The One Line About Hillary Clinton That Should Convince Anyone This Is A Great Moment For Women's Rights

On Monday night, the Associated Press announced that Hillary Clinton is the presumptive nominee of the Democratic Party, having gained enough delegates and superdelegates to clinch the nomination before Tuesday's primaries even began. The fight between Clinton and rival Bernie Sanders has been a contentious one, but if you're a political progressive, it's important not to lose sight of some of the great, potentially historic aspects of each candidate. As such, here's one line about Hillary that should convince anyone that her presumptive nomination for president represents a great moment for women's rights.

To be clear, this is not to say that you have to be excited about Clinton's victory over Sanders ― the two have deep and significant differences on policy, and very different records and leadership styles, and the further-left Sanders has been a stimulating force among progressives of various stripes, countless of them women. While Clinton would obviously be the first woman to serve as President of the United States, it'd be condescending to suggest that all women must support her explicitly for that reason.

That said, anybody who does want to vote for her, even if solely for that reason, is entirely justified in doing so. The United States is still waiting to elect our first woman president and break a dismal chain of gender-based exclusion, just as it was waiting to elect our first black president in 2008. And in a world thick with institutionalized sexism and endless excuses, every opportunity to do so could be the last for a long while. As such, this comment Clinton made during the debate (although it doesn't need to specifically be about fathers) rings very true.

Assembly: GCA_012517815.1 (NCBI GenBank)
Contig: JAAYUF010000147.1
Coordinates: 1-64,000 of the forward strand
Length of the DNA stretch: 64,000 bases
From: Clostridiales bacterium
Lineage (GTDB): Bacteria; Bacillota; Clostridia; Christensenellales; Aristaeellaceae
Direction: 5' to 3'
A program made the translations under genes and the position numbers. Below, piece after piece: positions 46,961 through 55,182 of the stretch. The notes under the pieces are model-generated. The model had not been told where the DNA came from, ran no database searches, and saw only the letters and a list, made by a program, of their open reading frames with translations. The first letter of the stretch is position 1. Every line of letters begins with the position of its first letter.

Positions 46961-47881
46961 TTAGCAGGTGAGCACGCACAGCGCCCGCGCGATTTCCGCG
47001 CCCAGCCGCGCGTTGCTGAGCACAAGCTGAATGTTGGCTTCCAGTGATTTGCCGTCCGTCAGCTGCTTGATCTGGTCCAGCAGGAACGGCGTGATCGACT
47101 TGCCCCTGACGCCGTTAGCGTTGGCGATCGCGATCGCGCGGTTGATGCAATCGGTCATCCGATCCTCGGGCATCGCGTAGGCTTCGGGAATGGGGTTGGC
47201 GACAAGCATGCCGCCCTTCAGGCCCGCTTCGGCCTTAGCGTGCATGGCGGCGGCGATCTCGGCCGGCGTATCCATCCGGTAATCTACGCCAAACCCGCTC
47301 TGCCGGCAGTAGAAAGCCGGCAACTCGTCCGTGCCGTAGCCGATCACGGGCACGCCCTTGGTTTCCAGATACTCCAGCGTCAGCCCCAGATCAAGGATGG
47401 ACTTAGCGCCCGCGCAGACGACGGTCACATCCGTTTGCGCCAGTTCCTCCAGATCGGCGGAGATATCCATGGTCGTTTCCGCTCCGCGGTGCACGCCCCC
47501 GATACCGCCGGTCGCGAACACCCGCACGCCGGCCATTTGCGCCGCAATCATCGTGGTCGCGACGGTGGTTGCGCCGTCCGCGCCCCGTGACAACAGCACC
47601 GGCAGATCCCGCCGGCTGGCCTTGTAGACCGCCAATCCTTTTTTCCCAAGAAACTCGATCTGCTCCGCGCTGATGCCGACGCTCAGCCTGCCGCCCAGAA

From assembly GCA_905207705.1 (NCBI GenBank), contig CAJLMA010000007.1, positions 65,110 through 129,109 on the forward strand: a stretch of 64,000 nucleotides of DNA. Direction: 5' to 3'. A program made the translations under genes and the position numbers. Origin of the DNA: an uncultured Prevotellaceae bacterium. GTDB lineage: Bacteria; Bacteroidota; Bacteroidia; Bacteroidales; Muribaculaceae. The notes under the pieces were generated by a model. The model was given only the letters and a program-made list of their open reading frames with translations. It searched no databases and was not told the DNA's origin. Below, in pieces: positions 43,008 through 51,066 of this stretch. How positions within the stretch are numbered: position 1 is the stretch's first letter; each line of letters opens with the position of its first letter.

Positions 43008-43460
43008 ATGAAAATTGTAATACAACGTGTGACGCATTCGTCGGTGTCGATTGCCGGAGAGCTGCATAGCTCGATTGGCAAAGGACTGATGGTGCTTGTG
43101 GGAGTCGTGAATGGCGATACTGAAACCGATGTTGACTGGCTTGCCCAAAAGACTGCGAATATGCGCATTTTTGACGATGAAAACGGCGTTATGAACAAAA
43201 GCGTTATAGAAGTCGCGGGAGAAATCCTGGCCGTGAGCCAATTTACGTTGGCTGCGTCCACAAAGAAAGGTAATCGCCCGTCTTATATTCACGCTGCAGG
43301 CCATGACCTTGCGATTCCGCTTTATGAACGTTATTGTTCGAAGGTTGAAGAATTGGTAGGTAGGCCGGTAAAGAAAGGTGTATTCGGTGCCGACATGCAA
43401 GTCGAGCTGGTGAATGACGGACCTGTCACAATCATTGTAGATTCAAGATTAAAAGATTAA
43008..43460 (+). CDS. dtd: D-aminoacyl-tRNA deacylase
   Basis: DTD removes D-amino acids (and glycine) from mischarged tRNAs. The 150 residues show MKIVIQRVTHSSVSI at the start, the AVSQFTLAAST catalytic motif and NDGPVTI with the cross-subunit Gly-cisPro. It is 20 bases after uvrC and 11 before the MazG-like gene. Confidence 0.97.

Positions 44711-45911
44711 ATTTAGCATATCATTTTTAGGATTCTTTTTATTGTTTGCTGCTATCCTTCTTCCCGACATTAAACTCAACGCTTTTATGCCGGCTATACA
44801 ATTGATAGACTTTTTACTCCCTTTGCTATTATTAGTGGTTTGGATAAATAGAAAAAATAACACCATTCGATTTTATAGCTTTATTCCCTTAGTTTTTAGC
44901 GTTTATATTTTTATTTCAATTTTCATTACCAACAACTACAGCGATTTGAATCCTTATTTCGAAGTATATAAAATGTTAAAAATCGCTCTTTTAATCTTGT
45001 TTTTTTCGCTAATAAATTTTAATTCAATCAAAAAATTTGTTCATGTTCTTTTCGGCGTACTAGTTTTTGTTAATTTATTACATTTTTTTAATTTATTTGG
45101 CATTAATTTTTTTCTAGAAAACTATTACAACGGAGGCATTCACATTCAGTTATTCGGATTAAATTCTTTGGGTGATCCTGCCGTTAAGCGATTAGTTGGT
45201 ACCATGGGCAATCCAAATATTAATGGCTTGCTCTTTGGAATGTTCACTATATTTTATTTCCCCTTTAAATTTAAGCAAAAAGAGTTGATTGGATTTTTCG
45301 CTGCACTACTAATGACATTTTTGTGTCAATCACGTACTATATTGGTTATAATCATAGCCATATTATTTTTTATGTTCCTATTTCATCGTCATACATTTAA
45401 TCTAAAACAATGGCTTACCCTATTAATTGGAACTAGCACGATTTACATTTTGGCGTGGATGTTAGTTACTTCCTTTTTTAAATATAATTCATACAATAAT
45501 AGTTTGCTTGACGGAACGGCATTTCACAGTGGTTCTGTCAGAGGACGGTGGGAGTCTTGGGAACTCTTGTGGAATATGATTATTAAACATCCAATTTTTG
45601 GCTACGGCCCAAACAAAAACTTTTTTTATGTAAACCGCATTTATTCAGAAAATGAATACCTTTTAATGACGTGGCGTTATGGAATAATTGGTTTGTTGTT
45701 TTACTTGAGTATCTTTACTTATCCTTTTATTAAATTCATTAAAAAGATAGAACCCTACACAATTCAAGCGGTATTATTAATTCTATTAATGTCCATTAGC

And yes, finally, fathers will be able to say to their daughters, "you too can grow up to be president.:

While it's impossible to forecast out how their respective administrations would have behaved, you could make the case that there might not be a single bigger distinction between what a Sanders America and a Clinton America would looks like domestically than this basic, historic fact of Clinton's candidacy. Not because having a woman president would suddenly dispel sexism in America ― no more than President Obama's election brought about an end to racism. That's not how the world works.

But considering the willingness the GOP has shown to obstruct the Democratic agenda at every turn over the last eight years, sometimes despite Herculean efforts by Obama to craft workable compromises, you could easily imagine the impact of a Sanders presidency, intent aside, looking strikingly similar to a Clinton one. Not necessarily on foreign policy grounds ― they're very different there, to be sure, and Clinton is more hawkish than many progressives are comfortable with.

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But in terms of how the country looks and exists from within, there's a chance you wouldn't even notice too many huge differences ― unless you actually think the GOP will be steamrolled into cooperating on single-payer health care, for example, or that Sanders would have actually been able to mobilize the political capital needed to break up the major Wall Street banks. With the entire Republican Party plainly aligned against these goals, I wouldn't necessarily hold my breath.

But one very tangible difference you'd see in Clinton's America is, well, just what she said at that debate. The girls and young women of America will get to grow up seeing a woman lead the country (and effectively the world), breaking a very conspicuous streak of 43 consecutive male presidents. You might think it sounds like pandering, but it's true, and it's important. It's a moral necessity that America breaks this boundary, eventually and it's as good, fair, and legitimate a reason to be excited about her candidacy as any.